Bugs can be beautiful – the not-so-ugly truth

People might not think they are cute or cool, but the world really is a much better place with insects such as butterflies in it

The largest stick insects are up to half a metre long. Photograph istock

The largest stick insects are up to half a metre long. Photograph istock

 

Nothing brings you back down to earth quite like 11-year-olds. I recently asked a group of Dublin schoolchildren what they knew about insects – the creatures that, as an entomologist, I have dedicated my entire professional life to studying. The resounding response? “They are ugly!” Nothing about them having six legs, or that they can fly, or even that they are small. No, straight up, ugly.

You can probably imagine my face. Incredulous, dismayed, quickly racking my brains for the facts that might inspire them to look beneath the gnarly exoskeleton and see the amazing, fascinating, brilliant examples of 400 million years of evolution. They are the most diverse animal group on the planet! Over one million described species! Maybe another 20 million un-described species worldwide! Compare that with a measly 10,000 bird species and frankly paltry 5,000 mammal species.

And what about how different they all are? The smallest wasps are so tiny that 10 could fit end to end on a pin-head, and the largest stick insects are up to half a metre long! And what about how amazing they are? They can be as loud as a jet engine, produce their own light, farm their own food, and there are about 10 quintillion (that is actually a real number) of them on the planet. And anyway, many of them are beautiful! What about butterflies? Dragonflies? Iridescent rainbow bees?!

But it made no difference. They were ugly – end of. Insects are not cute. They are not cool. Despite Disney Pixar’s best efforts with A Bug’s Life, insects are facing a branding crisis, a colossal marketing fail. We urgently need to make insects hip. Why? Well, as with pretty much all other living things, far too many of them are under threat.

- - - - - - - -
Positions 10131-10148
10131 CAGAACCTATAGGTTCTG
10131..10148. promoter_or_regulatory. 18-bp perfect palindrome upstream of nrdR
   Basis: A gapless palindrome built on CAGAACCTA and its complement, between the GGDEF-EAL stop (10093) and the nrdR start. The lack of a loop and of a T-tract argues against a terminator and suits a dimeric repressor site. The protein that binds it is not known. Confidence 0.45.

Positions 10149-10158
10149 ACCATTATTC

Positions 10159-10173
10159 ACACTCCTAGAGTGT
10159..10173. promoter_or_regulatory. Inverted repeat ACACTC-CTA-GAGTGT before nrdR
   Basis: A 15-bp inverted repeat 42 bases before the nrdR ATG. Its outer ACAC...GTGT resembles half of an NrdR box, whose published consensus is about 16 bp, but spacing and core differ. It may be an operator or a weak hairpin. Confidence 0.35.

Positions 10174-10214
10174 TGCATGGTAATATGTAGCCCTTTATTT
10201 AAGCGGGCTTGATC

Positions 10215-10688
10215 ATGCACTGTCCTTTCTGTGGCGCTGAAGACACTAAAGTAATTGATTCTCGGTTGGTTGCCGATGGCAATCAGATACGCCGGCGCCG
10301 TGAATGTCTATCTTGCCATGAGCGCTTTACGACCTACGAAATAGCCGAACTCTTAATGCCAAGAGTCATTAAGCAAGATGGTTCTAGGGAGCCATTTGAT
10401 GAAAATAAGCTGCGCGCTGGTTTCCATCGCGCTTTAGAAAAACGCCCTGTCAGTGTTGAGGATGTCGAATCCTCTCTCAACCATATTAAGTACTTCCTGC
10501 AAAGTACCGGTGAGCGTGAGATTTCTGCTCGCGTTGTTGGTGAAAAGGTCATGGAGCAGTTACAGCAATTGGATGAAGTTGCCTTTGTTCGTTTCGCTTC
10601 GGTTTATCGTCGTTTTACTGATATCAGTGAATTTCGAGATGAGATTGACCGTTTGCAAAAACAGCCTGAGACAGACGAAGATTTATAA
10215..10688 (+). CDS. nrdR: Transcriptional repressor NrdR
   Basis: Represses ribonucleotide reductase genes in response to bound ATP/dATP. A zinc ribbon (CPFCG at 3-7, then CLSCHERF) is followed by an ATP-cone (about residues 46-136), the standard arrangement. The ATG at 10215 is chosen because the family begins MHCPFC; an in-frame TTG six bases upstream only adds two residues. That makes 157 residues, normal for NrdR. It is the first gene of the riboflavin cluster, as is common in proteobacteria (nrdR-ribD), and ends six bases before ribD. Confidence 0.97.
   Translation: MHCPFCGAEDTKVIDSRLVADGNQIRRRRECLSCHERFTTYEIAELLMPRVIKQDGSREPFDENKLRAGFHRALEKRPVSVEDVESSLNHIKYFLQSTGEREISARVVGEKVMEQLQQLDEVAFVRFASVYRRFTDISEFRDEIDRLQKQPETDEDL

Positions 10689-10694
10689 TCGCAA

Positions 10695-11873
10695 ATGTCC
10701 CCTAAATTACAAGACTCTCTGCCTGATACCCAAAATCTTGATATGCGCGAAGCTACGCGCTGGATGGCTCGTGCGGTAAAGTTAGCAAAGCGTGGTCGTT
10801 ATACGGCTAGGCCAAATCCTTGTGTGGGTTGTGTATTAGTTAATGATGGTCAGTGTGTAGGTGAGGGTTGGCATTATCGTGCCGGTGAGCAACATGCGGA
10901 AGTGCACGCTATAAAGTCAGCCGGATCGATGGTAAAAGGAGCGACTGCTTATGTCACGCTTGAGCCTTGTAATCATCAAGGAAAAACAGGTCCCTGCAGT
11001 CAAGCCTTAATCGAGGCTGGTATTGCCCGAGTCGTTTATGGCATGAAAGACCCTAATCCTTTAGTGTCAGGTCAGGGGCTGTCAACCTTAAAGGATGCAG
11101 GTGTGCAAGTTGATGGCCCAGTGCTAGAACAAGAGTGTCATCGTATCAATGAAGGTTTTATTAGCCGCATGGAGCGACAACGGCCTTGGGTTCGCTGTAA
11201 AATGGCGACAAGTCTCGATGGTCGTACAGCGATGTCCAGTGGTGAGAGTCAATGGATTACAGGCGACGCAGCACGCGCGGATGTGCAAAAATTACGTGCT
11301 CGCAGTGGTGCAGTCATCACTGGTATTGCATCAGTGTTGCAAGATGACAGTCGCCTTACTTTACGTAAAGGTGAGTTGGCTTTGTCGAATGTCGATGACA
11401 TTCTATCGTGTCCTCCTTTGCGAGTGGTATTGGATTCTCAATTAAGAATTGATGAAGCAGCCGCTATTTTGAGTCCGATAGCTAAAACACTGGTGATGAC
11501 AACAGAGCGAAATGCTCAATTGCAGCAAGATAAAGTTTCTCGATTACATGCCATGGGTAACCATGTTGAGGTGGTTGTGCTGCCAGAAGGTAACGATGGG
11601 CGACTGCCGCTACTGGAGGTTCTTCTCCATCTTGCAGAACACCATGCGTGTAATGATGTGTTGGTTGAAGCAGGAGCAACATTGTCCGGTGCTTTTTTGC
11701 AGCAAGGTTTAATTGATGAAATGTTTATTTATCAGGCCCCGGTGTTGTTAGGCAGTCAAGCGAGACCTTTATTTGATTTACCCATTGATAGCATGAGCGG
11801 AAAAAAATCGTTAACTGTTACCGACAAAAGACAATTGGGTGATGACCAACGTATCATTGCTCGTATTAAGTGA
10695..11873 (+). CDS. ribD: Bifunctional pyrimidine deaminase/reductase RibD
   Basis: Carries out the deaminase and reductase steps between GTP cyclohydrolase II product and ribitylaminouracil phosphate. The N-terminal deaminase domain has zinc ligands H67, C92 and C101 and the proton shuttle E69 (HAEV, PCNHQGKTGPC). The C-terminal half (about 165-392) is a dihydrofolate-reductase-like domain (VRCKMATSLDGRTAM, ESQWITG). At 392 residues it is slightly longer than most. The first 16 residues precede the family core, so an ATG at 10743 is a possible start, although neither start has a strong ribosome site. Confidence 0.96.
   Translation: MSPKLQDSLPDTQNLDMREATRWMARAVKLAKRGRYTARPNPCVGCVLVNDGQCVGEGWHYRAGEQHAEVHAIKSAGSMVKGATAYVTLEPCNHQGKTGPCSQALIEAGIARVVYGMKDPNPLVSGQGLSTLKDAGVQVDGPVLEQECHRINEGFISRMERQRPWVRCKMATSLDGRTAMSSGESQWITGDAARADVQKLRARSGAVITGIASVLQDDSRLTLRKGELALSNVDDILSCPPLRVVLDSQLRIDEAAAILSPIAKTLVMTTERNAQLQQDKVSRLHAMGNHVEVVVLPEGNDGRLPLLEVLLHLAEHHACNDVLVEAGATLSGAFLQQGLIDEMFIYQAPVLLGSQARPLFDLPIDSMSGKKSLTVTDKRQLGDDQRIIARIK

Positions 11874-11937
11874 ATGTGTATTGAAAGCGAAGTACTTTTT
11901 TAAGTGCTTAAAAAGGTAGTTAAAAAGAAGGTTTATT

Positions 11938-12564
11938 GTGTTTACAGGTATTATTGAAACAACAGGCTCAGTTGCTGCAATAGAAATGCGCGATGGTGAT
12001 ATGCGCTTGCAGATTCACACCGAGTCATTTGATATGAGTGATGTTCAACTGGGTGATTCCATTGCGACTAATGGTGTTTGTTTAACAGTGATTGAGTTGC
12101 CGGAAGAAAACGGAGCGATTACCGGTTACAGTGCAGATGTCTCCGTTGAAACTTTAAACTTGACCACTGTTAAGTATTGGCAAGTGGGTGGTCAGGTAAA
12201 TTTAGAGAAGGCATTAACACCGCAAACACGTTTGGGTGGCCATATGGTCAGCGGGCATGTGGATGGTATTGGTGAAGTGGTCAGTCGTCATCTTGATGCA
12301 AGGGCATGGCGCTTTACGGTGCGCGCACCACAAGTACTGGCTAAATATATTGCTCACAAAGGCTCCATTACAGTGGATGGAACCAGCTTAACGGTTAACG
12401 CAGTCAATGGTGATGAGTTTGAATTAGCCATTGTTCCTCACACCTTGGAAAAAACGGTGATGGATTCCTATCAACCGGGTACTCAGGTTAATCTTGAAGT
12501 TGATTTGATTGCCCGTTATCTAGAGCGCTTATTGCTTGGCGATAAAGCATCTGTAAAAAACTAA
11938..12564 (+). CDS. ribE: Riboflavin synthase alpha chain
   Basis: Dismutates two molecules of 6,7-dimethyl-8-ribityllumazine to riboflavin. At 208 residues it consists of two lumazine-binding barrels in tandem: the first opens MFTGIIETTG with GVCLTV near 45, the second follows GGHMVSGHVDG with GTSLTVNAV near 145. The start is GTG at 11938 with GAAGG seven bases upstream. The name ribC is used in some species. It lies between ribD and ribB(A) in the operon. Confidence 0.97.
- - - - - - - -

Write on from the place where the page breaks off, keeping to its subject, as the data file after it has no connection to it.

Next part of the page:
Recent reports from Germany showed a 75 per cent decline in insect biomass over 25 years, and just last week, a study found a nearly 60 per cent decline in butterflies on English farmland over just 10 years. You may greet this news with a hearty “good riddance”, but the world really is a much better place with insects in it.

Regular readers of this column will know that insects are essential pollinators, providing us with highly nutritious fruits and vegetables, as well as luxuries such as chocolate and coffee, cosmetic and pharmaceutical products.

But there’s even more to our six-legged friends than this: silk comes from the cocoon of the silk moth, red food dye from scale insects feeding on cacti, paper is produced from wood pulp in a remarkably similar way to how wasps make their nests. Want to know how long a person has been dead? Ask a forensic entomologist. They can work out how many days it has been since a person died by the sorts of maggots that are present in the decomposing body – different species of fly mature at different rates, and the composition of different species of fly larvae can help identify time of death.

And if it wasn’t for flies, along with a variety of beetles, who help break down dead plant and animal material, we’d be overrun with animal dung. When cattle were first introduced by European settlers into Australia, people soon realised they also had to introduce dung beetles to get rid of the cow pats. Back home, rat-tailed maggots, actually the larvae of the bee-mimicking drone fly, feed on manure.

As they feed, they break down the manure into fragments which can then be recycled by microorganisms to provide nutrients for plant growth. Soil-dwelling insects help to turn the soil, aerating it and distributing nutrients. Ants are particularly good at this job – they can contribute more to soil processing than even earthworms.

Insects are also food for an awful lot of other, more familiar, cuter and cooler animals. Birds and bats catch flying insects on the wing, fish feed on insect larvae in rivers and streams as well as the adults on the surface, and a whole host of land-dwelling animals rely on insects as a source of food – frogs, lizards, armadillos, hedgehogs and shrews, to name just a few.

As you can probably tell, I could go on like this for quite some time. But the point is, beauty is more than skin deep. Insects are awesome and incredibly important in healthy ecosystems. Isn’t it about time we started appreciating the little things?

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